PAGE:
Years involved in industry: 40
Category: Trainer / Breeder
- Winning Breeder and Trainer 1966, 1975 Group 1 Melbourne Cup
- Breeder and Trainer of Runner-up 1966, 1967 Group 1 Australian Cup
- Winning Breeder and Trainer of 1965 Group 1 Hobart 1000
- Breeder of 1972 NSW GOTY and 1975 Victorian GOTY
- Sandown GRC Director 30 years
Paul Hogan is regarded as one of the greatest greyhound breeders of all-time. The Hogan breed – Dinah Jet, Fairbairn Lady, Fairbairn Queen, Cheltenham Lass and Delbairn Babe – was one of the sport’s strongest dam lines in the 1960s and 1970s. He was also Victoria’s first public trainer, operating Cheltenham Park for leviathan bookmaker Lal Scurrah.
Hogan’s daughter, Sandra Reed of Drouin, recalls her father’s introduction to greyhound racing. “I was only eight years old at the time and we were living in Bentleigh. Dad was a truck driver for Tarax, and he was also housing some greyhounds with his parents (Bill and Kyra) at nearby McKinnon. “Dad came from a racing family. His father (Bill), a jockey, and his mother (Kyra) were big-time gamblers in those days. “Their life revolved around all three codes – that was their entertainment.”
Hogan was 16 when he purchased his first greyhound. “At the end of the war he was working as a baker. He was delivering bread and milk from a horse and cart, and was caddying at Huntingdale Golf Club,” Sandra said. “His father had said there was “no future” in greyhounds. Fortunately he didn’t listen. The leading sire at the time was Groongal, so he bought the Sporting Globe and rode 18 miles to Mitcham to inspect some pups. He bought two – Brymac, who won five of its first 10 starts, and Nola Gro.” “He was offered a lot of money in the mid-1950s for Red Fred, but he refused and soon after it died of distemper. Mum (Hogan’s wife Nola) was livid with him as they were battling to make ends meet.”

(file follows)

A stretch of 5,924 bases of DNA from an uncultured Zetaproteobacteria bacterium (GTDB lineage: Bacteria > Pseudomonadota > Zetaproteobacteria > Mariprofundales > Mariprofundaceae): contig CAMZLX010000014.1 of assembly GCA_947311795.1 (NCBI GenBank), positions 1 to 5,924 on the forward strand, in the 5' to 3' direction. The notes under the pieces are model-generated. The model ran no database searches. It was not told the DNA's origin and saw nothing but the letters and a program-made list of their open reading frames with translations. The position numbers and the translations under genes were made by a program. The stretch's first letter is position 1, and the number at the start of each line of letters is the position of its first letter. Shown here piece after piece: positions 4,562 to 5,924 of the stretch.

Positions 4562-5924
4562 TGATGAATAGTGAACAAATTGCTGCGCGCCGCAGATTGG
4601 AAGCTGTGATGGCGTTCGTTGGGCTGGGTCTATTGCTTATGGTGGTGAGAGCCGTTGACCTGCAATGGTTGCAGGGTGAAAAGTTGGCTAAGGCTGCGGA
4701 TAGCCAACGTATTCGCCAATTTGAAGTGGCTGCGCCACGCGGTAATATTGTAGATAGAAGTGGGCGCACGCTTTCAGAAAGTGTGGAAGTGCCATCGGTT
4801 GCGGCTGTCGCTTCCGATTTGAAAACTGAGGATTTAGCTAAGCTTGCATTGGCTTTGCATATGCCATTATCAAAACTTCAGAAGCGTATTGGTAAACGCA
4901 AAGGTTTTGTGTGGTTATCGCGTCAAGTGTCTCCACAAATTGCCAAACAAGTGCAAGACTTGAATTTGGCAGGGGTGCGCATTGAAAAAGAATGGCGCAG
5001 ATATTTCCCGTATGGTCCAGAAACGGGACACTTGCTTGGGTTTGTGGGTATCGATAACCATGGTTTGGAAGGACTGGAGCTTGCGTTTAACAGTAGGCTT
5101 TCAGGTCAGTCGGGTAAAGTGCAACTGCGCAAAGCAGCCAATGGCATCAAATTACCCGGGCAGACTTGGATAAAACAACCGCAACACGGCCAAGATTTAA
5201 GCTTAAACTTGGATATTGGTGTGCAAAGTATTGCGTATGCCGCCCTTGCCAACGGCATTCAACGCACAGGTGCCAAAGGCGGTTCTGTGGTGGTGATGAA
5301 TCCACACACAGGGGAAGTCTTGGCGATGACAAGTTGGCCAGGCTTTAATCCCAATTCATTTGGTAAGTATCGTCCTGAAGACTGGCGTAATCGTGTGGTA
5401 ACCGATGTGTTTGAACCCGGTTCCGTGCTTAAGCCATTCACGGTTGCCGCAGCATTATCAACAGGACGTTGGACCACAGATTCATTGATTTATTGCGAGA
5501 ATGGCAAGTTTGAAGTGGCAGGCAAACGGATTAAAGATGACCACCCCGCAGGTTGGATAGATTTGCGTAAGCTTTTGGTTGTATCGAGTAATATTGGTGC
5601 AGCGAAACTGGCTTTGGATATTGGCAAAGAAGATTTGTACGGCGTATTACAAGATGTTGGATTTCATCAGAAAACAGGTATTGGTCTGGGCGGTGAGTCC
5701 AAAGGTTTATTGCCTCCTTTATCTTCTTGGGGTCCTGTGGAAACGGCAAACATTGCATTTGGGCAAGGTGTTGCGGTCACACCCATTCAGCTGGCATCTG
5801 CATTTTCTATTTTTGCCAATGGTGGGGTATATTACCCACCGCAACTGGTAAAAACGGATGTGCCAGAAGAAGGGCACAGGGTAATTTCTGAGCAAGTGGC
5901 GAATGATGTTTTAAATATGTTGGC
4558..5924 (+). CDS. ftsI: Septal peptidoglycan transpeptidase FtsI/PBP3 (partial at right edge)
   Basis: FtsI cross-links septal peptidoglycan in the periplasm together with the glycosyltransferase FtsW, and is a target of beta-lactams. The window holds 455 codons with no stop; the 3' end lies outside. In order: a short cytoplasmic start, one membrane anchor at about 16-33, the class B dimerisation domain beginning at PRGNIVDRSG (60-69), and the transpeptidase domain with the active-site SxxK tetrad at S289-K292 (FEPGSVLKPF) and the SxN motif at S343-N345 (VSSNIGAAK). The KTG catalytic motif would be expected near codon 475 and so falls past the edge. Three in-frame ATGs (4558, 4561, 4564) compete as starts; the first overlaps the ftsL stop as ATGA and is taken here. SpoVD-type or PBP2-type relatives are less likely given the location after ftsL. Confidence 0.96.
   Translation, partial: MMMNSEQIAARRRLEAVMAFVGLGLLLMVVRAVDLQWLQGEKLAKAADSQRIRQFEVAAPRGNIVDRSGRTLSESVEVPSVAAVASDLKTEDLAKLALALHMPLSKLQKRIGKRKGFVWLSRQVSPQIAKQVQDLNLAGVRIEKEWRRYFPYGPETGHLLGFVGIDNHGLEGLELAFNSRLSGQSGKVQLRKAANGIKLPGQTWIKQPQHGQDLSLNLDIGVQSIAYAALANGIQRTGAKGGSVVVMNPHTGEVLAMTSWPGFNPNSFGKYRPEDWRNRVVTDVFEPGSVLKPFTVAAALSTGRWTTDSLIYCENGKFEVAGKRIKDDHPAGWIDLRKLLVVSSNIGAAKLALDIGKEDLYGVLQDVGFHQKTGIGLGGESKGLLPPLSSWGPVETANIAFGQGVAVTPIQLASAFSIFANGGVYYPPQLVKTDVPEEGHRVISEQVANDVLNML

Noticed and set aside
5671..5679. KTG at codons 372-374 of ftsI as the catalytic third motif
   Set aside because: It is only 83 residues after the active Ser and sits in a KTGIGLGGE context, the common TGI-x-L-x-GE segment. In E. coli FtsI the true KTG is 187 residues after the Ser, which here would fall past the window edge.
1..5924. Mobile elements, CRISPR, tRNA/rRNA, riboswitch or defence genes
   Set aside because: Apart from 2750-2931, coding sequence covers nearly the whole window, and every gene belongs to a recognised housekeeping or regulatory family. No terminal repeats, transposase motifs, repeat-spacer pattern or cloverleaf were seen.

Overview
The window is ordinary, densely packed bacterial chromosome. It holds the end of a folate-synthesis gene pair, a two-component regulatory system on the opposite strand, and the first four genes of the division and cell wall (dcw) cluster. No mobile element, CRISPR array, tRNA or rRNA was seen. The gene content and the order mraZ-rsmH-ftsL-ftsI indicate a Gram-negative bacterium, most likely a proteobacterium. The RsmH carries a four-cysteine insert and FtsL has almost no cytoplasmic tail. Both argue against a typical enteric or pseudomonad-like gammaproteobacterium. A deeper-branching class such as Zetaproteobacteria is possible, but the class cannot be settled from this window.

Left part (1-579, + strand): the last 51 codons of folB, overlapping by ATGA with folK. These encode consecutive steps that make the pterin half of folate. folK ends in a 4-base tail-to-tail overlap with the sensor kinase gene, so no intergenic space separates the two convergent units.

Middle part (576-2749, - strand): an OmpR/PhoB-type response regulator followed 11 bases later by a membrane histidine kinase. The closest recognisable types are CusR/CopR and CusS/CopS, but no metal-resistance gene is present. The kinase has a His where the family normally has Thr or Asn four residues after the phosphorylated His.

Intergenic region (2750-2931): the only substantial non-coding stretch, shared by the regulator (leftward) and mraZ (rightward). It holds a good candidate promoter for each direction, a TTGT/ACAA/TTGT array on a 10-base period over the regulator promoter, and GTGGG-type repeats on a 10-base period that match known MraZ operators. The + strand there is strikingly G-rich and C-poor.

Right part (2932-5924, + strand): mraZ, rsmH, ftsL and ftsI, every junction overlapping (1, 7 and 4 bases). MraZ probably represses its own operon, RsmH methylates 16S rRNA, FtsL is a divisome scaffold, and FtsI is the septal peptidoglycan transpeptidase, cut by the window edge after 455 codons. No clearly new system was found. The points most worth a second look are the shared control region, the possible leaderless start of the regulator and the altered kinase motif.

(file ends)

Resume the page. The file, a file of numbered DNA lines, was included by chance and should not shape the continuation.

Hogan’s big break was an introduction to Ken Burgess, and he obtained a half-share in Dinah Jet, who was to become a prolific producing brood matron. Burgess also commissioned Hogan to train her progeny. Her first litter comprised 10 pups and all were invitation class, including Fairbairn Queen (dam of Cheltenham Lass) and Take A Bow, who was to become a champion sire.
In 1962, leviathan bookmaker Lal Scurrah purchased Cheltenham Park from legendary trainer Stan Cleverley. “Lal wanted a private trainer and appointed dad. From there, things went from success to success,” Sandra said.